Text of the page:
Written a couple months ago when I went all the way to Canada to hit the “reset” button. This is what I’m striving for in 2020. Want to join me?


*S E L F C A R E*

It’s one of those blog topics that automatically makes me want to barf it’s so millennial. Then again, I love boots and Starbucks, and I upload pics of my dog to Instagram daily, so I might as well fully embrace the millennialism. I’m currently sitting in Ontario, Canada, with my phone off drinking a pumpkin spice latte (see previous millennial note). I drove here yesterday to try something for the first time ever: explore and relax somewhere random – alone 

So far today, I baked myself a huge breakfast, sipped a mimosa by the lake, explored the southern tip of Canada at a national park, and ate an oven-fired maple bacon butternut squash pizza (say that five times fast).

Full disclosure: about two hours ago, 26 hours into this getaway of mine, I inhaled a deep breath of Canadian air, and cried a little. 

It wasn’t a long or dramatic cry – just a couple tears. But those tears held immeasurable meaning.

I cried because that breath reached deeper into my body than any air has gone in months – probably longer. Truthfully, I don’t really breathe that deeply ever. I just now am learning that I even have the capability to breathe that deeply.

I tend to go, go, go…then go some more. I love people, and I love making people happy. That sounds really nice and good, but when I never have alone-time, it turns into something ugly, quickly.

Not only do I work full-time with the man I go to bed with (it’s my husband, I promise), but I have a job that’s nearly fully digital. “Alone time” doesn’t just mean being the only person in the room, it means being the only person in the room with no e-mail, texts, or social media. And sadly, I still don’t feel entirely alone when that happens.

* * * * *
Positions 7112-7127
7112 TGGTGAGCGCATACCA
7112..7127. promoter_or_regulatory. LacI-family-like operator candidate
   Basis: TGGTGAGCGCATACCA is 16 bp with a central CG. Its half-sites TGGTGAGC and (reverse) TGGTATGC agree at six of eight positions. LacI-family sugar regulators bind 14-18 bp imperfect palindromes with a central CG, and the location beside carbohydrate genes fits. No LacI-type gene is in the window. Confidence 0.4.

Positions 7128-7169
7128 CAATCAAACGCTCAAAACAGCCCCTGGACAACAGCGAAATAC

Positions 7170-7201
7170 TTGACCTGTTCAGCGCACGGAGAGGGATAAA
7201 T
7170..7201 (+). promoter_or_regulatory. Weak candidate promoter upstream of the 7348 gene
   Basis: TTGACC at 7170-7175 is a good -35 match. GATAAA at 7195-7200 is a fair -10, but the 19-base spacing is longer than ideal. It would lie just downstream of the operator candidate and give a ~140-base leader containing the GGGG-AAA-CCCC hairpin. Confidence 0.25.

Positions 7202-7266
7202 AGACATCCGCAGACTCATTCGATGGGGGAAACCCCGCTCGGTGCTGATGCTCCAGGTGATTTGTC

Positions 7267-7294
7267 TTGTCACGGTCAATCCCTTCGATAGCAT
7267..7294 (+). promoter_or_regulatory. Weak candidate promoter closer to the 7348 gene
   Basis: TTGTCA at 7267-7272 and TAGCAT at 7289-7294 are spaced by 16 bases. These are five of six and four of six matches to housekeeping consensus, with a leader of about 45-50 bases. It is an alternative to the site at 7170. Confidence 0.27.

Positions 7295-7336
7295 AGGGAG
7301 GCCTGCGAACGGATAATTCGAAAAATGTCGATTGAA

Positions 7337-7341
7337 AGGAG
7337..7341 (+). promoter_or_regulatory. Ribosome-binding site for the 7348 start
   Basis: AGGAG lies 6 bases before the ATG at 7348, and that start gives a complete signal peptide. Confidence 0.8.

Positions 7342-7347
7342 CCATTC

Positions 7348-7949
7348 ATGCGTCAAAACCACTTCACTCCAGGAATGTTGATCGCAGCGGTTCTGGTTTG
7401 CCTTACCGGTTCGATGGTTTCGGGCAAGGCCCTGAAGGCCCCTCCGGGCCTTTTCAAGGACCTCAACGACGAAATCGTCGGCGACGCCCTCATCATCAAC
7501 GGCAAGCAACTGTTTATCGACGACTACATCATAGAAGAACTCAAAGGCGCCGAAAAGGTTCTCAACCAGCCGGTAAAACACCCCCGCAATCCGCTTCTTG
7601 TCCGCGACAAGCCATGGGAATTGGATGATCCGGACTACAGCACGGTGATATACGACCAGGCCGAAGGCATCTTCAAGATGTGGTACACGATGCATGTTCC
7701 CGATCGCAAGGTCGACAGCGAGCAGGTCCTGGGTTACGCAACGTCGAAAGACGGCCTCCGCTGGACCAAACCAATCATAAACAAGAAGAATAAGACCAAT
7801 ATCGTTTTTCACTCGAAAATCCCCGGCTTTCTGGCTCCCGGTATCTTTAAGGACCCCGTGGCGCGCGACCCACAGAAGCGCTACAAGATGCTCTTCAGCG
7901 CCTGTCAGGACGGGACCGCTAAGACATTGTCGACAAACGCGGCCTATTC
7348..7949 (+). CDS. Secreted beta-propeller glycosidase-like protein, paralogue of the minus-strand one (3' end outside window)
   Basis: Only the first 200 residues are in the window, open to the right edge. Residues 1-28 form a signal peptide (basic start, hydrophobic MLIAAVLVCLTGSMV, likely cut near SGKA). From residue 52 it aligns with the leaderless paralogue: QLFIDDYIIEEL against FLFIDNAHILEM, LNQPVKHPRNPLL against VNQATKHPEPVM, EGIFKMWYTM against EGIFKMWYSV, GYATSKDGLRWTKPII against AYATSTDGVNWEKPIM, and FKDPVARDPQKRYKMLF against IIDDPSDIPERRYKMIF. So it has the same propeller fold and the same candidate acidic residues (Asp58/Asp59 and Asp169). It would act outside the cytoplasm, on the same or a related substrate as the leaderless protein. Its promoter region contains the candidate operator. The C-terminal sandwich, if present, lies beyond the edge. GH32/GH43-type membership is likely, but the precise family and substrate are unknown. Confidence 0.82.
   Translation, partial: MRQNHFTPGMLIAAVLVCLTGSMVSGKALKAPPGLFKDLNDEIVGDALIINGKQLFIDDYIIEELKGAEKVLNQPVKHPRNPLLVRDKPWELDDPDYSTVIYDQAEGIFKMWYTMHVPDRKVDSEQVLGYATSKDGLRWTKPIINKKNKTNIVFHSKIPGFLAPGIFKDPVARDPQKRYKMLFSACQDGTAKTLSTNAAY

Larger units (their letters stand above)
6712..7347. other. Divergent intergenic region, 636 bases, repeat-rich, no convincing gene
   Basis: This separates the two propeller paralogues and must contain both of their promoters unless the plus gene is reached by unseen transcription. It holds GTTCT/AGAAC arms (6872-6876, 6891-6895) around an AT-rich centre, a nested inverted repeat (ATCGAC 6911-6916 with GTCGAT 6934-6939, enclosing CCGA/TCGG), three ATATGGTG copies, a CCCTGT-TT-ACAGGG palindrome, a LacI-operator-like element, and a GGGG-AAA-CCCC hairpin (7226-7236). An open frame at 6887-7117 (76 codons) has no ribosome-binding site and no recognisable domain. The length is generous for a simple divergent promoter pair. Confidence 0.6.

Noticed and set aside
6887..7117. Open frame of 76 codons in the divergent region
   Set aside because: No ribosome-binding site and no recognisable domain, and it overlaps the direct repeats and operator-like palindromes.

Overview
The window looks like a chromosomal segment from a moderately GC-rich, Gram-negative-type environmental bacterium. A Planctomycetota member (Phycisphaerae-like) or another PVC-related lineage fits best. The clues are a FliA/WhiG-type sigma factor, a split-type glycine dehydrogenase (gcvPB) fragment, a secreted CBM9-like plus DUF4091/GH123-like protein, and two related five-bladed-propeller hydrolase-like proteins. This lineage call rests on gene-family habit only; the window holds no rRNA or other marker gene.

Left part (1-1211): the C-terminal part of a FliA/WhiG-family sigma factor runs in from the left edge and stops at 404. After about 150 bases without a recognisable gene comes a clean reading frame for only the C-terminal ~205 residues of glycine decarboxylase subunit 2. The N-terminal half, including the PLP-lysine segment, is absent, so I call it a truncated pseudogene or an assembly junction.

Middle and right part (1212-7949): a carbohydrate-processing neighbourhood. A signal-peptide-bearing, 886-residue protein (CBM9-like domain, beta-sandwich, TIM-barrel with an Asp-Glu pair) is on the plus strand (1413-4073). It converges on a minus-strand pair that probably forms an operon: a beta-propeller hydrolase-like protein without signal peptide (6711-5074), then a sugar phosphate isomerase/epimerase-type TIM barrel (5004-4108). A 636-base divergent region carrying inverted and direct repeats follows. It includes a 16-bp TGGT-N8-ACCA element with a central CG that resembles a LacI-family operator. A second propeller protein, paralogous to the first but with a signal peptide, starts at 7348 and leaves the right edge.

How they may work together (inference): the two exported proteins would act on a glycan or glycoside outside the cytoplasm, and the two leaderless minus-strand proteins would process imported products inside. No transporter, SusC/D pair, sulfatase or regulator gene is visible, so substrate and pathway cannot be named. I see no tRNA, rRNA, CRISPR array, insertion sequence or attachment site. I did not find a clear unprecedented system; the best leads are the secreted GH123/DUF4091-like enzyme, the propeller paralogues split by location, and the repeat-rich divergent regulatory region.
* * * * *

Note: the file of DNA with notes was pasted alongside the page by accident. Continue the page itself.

The small moments when I am technology-free and alone, my tape is still going a million miles an hour.

“Shoot, I really need to wrap that project up.”
“Well, since I’m not letting myself work, I should really meal plan.”
“What exactly did that email from my client mean the other day?”
“I really need to do a better job at mentoring that college student.”
“Dang, I really stink at studying my Bible these days.”
“I should post that photo to Instagram.”

I may be sipping coffee bird watching on my back porch, but when that tape is running, it’s anything but relaxing. Truth be told, sometimes I hate those moments more than any because there’s an added layer of guilt. Not only am I not working on something “productive” to try to relax, but I’m not even actually relaxing – what a waste of precious minutes!

I get it – I should probably be on anxiety medicine.

Then again, even if not everyone is as mental as I am, I think we all know the feeling to some extent. In a world of Facebook, Instagram, Netflix, and E-mail, true alone time is so much harder to find than it used to be. 

Even today, as I was awestruck by the beautiful fall leaves on the hike towards Lake Eerie, I found myself taking photos of everything I found pretty. I wish I could say the images were for myself to remember the trip – that’s partly true. But I wanted someone else to see them, too.

I don’t think there is anything wrong with that in of itself. In fact, I believe sharing our experiences is a good thing most of the time…if done in the right way, with the right motivation. But my camera was snapping photos of waves hitting the shore before my soul captured it.

I’m afraid many of us share things for other people before our heart gets fed at all. I think we get it backward – like their approval will fill our hearts. 

Isn’t it a bummer that it never works that way? 

We work hard for heart-eyed emojis without realizing our hearts are thirsting for real experiences. The likes, the happy client, checking off the to-do list – those are like sips of wine that trick us into momentary happiness, only leaving us more dehydrated minutes later.